New Delhi: For most Indians, Fidel Castro, the former Cuban president who died earlier on Saturday aged 90, will be remembered for his participation in the 1983 Non Aligned Movement Summit (NAM) in New Delhi.
Castro, then president of Cuba, was the chairman of the (now defunct) NAM. He was to hand over the chairmanship of the movement to then Indian prime minister Indira Gandhi.
Castro appeared ready to hand over the gavel—symbolic of the handing over the baton to Gandhi but when she put her hand forward, he did not give it to her immediately. He first drew Gandhi towards him and embraced her in a giant bear hug before giving her the gavel.
The watching heads of state and representatives of 140 countries present in Vigyan Bhavan applauded the moment as cameras recorded the moment for history.
According to one theory on what prompted Castro to hug Gandhi, the former Cuban president was very impressed with the show put on by New Delhi. Popular lore has it that it was Castro who decided India would host the summit after a scheduled summit in Baghdad in 1982 had to be cancelled because of the breakout of the Iran-Iraq war.
According to former foreign minister K. Natwar Singh who was an Indian foreign service officer at the time, India had not even offered to host the summit—whereas many other countries including Indonesia and the former Yougoslavia had.
Singh recalled in his book Walking with Lions that Castro picked India with just six months to prepare to host more than a 100 heads of state and governments.
That India managed to pull it off was one of the reasons for Castro to show his affection, goes the theory.
If the Castro-Gandhi hug played out in public and is remembered as an iconic moment from the summit, there is another anecdote about the 1983 NAM meet that played out behind the scenes—when Castro intervened to save India from a major embarrassment.
Former Palestinian leader Yasser Arafat was upset when he realised he was to speak after the Jordanian delegation. Ties between the two were not good back then and Arafat threatened to leave the summit without speaking. It was at this point that Castro intervened.
According to an article by Natwar Singh in The Hindu, titled “The one and only Fidel” published in 2008, the matter was brought to Singh’s notice and he immediately informed Gandhi. Gandhi in turn apprised Castro who was yet to hand over chairmanship of the NAM to Gandhi.
“To watch the Cuban leader handle the temperamental PLO (Palestinian Liberation Organisation) leader was an education,” said Singh in his article. “Mr. Arafat reached Vigyan Bhavan in record time. Mr. Castro asked him if he was a friend of Indira Gandhi. The response was something on these lines: ‘Friend, friend, she is my elder sister and I will do anything for her.’Mr. Castro: ‘Then behave like a younger brother and attend the afternoon session.’ It was over in two minutes. Mr. Arafat did as he was told,” Singh recalled his in article.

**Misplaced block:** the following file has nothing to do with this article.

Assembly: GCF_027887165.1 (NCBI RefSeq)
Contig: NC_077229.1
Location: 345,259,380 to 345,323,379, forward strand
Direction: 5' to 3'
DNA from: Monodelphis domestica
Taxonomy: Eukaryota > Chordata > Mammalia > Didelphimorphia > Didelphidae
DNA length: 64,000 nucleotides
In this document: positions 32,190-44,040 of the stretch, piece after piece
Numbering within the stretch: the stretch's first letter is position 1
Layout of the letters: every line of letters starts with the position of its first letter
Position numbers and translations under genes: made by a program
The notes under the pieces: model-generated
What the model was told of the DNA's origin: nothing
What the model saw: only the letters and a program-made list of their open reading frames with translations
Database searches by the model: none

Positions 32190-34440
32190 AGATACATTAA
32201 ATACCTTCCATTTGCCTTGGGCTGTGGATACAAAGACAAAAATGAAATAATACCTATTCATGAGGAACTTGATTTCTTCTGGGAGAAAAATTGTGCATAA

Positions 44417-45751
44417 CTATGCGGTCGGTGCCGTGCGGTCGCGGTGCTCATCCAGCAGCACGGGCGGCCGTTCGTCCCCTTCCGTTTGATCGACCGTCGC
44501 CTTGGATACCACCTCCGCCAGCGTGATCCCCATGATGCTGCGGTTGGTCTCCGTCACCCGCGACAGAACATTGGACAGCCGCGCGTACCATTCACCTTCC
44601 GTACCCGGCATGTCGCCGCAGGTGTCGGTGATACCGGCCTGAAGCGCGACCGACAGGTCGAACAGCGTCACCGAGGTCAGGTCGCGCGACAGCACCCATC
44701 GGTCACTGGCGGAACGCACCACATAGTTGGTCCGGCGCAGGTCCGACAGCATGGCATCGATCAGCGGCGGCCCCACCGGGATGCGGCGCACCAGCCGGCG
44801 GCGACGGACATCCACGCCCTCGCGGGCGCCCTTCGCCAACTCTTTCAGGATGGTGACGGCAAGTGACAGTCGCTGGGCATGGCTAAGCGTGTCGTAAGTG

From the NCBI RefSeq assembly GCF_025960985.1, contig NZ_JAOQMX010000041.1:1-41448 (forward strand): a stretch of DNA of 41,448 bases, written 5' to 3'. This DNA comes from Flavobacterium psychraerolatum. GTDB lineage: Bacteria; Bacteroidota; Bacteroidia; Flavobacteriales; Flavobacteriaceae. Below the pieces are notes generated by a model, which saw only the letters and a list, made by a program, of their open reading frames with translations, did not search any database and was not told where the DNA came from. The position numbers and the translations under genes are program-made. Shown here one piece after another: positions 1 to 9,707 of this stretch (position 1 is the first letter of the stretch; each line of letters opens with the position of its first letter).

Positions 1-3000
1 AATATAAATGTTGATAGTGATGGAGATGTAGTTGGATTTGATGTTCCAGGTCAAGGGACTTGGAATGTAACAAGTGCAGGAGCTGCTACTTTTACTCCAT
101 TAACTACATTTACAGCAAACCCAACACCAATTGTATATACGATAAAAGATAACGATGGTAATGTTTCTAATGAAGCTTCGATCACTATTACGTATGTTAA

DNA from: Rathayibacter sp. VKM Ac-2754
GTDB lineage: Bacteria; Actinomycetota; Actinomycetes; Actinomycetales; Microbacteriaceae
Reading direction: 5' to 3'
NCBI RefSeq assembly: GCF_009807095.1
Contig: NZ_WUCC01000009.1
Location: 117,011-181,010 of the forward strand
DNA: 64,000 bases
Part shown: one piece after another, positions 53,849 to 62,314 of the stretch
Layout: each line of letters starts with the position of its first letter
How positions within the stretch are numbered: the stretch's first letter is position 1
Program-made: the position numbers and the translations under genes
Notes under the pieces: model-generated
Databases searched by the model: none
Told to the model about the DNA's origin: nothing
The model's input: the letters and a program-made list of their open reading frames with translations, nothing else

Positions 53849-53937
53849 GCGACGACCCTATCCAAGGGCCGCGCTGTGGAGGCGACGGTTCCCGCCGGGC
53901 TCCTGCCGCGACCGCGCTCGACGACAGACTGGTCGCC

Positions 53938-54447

Castro’s affection for India may have something to do with a gesture Indira Gandhi’s father Jawaharlal Nehru showed towards him.
Natwar Singh in the same article recalled that Castro had narrated to him how in New York in September 1960, no hotel would allow him to stay. Finally when he found a place, the first person to call on him was prime minister Nehru. “I can never forget his magnificent gesture. I was 34 years of age, not widely known. I was tense. Nehru boosted my morale. My tension disappeared,” Castro told Singh according to the latter’s article.
Castro also shared a warm relationship with Indira Gandhi’s son Rajiv who succeeded her as prime minister after her assassination in 1984. According to Natwar Singh, one meeting between Rajiv Gandhi and Castro went on for six hours—almost as long as some of the speeches the Cuban leader reportedly gave.
Prime Minister Narendra Modi and vice president Hamid Ansari have condoled the Cuban leader’s death.
“Fidel Castro was one of the most iconic personalities of the 20th century. India mourns the loss of a great friend,” the prime minister said.
“We stand in support with the Cuban Government and people in this tragic hour,” he added.
In his message, Ansari, who was one of the last Indian leaders to call on Castro during a visit to Cuba in 2013, described the Cuban leader as a “heroic figure and an influential personality on the world stage.”
“In his death, the people of Cuba have lost the architect of their revolution and the developing countries of the world a champion of equality and justice,” said Ansari, who was also chief of protocol in the Indian foreign ministry when Castro visited India in 1983..
“He was a dear friend of India, and would continue to be remembered here, particularly for his role in the Non-Aligned Movement. I had the privilege of meeting him during my visit to Havana in October 2013,” he added.